Johannesburg - Social worker Daphnie Naidoo told the Randburg Magistrate's Court on Friday that whether convicted racist Vicki Momberg liked it or not she would have to apologise.
"The accused does not show remorse at this stage," Naidoo said during cross examination by State prosecutor Yusuf Baba.
In February 2016, Momberg, was seen on a video shouting racial slurs at police officers while they were assisting her after she was involved in a smash-and-grab incident. She was found guilty of four counts Crimen injuria in November last year.
Naidoo said the report was conducted after it was requested Advocate Kevin Lawler, for Momberg.
Baba questioned Naidoo about the probation officer recusing herself after she was insulted by Momberg.
Naidoo said the only traumatic experience Momberg experienced after the smash-and-grab incident was through the media and being in court.
"There was no trauma yet the probation officer was a victim and degradation?" Baba asked.
Naidoo responded saying: "Yes".
During the trial, Momberg said she shouted racial slurs at the police officers and 10111 operators because she was traumatised and would not have insulted them under "normal" circumstances.
Naidoo said Momberg referred to her colleague -- who described her as a danger to society -- as a character witness because she was hoping he would only mention the positive side of their relationship.
Earlier, the court heard a comment made by Momberg's colleague where he said "she is a lunatic who can't be trusted and after knowing her for years I do believe she's racist."
Naidoo added, "Going forward the court has to ensure that the sentence is progressive. It's difficult to come where we had apartheid but when there's law, the is prevalent."
Naidoo said that she contacted the Johannesburg prison and they said they had the manpower to cater for the sentence she prescribed for Momberg.
She prescribed that Momberg undergo no less than 100 hours and not more than 2000 hours periodic imprisonment.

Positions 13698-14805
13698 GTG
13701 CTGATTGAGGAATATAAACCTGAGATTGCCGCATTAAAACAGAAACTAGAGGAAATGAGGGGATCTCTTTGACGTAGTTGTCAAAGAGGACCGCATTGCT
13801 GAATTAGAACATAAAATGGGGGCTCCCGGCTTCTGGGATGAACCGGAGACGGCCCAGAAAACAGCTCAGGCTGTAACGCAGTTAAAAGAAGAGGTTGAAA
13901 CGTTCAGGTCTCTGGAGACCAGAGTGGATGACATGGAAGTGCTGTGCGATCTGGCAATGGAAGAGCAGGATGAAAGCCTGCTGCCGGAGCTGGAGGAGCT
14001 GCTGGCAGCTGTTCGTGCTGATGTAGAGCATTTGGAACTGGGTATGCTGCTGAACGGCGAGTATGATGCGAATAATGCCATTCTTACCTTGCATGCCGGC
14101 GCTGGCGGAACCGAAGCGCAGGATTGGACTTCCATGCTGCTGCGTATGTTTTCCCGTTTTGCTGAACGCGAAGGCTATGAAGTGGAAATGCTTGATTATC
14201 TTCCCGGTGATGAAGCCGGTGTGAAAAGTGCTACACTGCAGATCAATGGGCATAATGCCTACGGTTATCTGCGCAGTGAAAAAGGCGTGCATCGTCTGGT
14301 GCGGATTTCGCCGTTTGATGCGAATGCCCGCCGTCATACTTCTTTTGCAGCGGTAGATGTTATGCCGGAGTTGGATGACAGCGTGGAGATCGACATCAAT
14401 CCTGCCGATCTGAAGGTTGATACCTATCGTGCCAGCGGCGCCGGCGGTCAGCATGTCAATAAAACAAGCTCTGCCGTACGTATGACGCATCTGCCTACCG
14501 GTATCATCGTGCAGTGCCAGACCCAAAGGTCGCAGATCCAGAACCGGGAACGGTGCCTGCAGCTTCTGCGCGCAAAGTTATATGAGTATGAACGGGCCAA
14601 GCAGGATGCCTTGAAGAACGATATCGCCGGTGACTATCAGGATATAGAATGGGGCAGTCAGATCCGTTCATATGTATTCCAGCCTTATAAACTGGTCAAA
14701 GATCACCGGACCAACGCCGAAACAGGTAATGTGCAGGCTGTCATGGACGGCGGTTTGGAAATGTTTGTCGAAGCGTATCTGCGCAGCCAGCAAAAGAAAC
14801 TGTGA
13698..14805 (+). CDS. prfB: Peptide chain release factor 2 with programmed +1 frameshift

Baba asked whether Momberg deserved sympathy after using the k-word 48 times.
"As much as it is serious, whatever sentence is given needs to be considered carefully," Naidoo said.
Lawler put it to Naidoo that an apology was made to one of the officers she offended through her legal representatives.
Naidoo responded, "The order was made that it had to be made on the Human Rights Commission website."
Naidoo added that she was not sure what process and time frame was set for the apology.
Lawler argued that Momberg did use the prescribed mediums of where to apologise.
Lawler added after taking instruction from Momberg that she denied insulting the probation officer and that they had been communicating with each other via telephone.
Naidoo said that that was not true as the probation officer had a signed document describing her experience with Momberg and a telephone call was made in the presence of Naidoo notifying her that she was no longer dealing with her matter.
Baba told the court that he would be calling the probation officer to give evidence on the alleged telephone calls between herself and Momberg.
Matter postponed to March 16.
African News Agency/ANA